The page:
I have lots of memories of listening to my dad preach when I was a kid, but there is one message he gave that really impacted me. It was a sermon in which he talked about sins of omission vs. sins of commision. He talked about the fact that most Christians get hung up on sins of commision . . . meaning things you DO. Drinking too much, having sex outside of marriage, gossiping. We are taught a lot about sins of commision, and how to avoid them.

But we aren’t quite as passionate in our judegement about sins of omission . . . when we sin by FAILING TO DO SOMETHING. Sins of omission look like failing to help the poor as we’ve been taught, failing to forgive others, failing to show God’s love on a daily basis. Sinning by omission looks like resting on our laurels because we aren’t doing anything bad, when we aren’t really doing anything good. And a Christian who expresses their faith simply by not engaging in certain behaviors is not living out the life Christ modeled.

I think this concept of omission vs. commision is applicable to racism as well. So many people want to rest in the fact that they aren’t racists. I don’t do racist things, they tell themselves. And sure. That’s good. But is it enought?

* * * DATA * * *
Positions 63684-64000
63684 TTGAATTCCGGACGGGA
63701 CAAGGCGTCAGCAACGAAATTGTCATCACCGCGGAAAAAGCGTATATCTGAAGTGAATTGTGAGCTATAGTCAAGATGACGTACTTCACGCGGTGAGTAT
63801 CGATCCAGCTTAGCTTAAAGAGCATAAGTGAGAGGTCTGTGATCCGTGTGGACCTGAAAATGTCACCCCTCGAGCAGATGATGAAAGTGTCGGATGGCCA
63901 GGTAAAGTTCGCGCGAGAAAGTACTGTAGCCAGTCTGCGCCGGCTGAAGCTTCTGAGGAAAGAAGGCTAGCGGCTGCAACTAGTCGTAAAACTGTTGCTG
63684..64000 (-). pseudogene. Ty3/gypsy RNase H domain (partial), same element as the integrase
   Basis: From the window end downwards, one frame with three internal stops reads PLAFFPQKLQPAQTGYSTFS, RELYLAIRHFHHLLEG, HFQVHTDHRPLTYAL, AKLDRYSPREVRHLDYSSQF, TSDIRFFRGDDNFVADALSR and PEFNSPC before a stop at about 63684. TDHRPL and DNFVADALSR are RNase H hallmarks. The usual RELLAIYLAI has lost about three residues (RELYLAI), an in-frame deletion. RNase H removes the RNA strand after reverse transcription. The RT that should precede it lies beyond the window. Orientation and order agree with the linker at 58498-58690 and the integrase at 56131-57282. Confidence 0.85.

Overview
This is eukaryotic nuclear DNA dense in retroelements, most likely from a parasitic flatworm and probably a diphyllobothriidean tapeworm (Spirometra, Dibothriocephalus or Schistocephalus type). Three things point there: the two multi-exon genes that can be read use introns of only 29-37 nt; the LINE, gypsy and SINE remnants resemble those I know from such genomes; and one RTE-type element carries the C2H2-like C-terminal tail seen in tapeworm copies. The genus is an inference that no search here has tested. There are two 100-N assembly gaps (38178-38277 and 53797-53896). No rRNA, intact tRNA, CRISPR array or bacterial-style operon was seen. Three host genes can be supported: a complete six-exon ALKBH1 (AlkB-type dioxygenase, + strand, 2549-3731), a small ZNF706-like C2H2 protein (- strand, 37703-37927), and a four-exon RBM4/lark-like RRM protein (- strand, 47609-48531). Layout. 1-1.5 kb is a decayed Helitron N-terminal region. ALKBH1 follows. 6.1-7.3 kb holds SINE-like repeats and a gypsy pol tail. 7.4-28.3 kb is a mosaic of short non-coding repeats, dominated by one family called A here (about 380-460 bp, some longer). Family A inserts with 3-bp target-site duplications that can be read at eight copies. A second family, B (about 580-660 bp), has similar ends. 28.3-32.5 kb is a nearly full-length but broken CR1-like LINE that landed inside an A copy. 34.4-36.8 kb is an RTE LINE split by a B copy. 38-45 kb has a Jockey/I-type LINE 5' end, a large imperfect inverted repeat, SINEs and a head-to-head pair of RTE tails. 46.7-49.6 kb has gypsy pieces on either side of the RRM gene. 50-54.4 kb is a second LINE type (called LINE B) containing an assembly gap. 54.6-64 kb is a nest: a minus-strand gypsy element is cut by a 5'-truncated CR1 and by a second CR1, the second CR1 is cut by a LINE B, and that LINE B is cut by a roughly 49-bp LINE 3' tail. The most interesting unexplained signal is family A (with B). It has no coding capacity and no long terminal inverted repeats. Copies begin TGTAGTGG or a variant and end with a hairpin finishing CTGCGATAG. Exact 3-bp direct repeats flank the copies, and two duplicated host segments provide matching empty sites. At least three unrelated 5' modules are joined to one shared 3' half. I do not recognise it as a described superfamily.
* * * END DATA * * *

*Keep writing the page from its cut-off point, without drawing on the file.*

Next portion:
There is a great video that explains the difference between being non-racist and being anti-racist. I hope you will take a couple minutes to watch it.

One of the comments that annoys me the most, when I blog about race, is when someone says, “Well, you are just passionate because your kids are black.” Shouldn’t we all be passionate? Are we content ignoring a problem just because it doesn’t effect us?

We can all have racist behaviors and attitudes at times. ALL. OF. US. I think we need to get over our fears of that word. We should be willing to learn when we might be biased by prejudice, or influenced by stereotypes, or insensitive to the experiences of others. Even if that puts us at risk. I think the fear of “getting it wrong” is another impediment in race talk. But again, unless we fumble a little bit, we will never move forward.

I know that another strong motivator for the “sin of omission” as it pertains to fighting racism is the belief that talking about race perpetuates racism. I would really challenge this line of thinking. Racism has caused intense hurt for many people in this country. Pretending that it has not is insanely hurtful. Not educating our kids is potentially dangerous. Empathy is never an instigator for racism. Avoiding or ignoring the reality of racism perpetuates racism.

For me, I established a few groundrules for myself a couple years ago:
1. I’m willing to talk about race
2. I’m willing to be wrong
3. I’m willing to listen to the experiences of others
4. I’m okay with people having opinions that differ from mine
5. I’m okay with this being awkward
6. I’m okay with people wishing I would shut up about it already
I am convinced from years of being a marital therapist that the old “stay silent where there is tension” plan is NOT a good one. So, at the risk of being embarrassed, chastised, or judged, I’m gonna try to dialogue about race issues. It’s important, and if we talk about it more, it will be less awkward.
I hope you will join me in being not just non-racist, but anti-racist.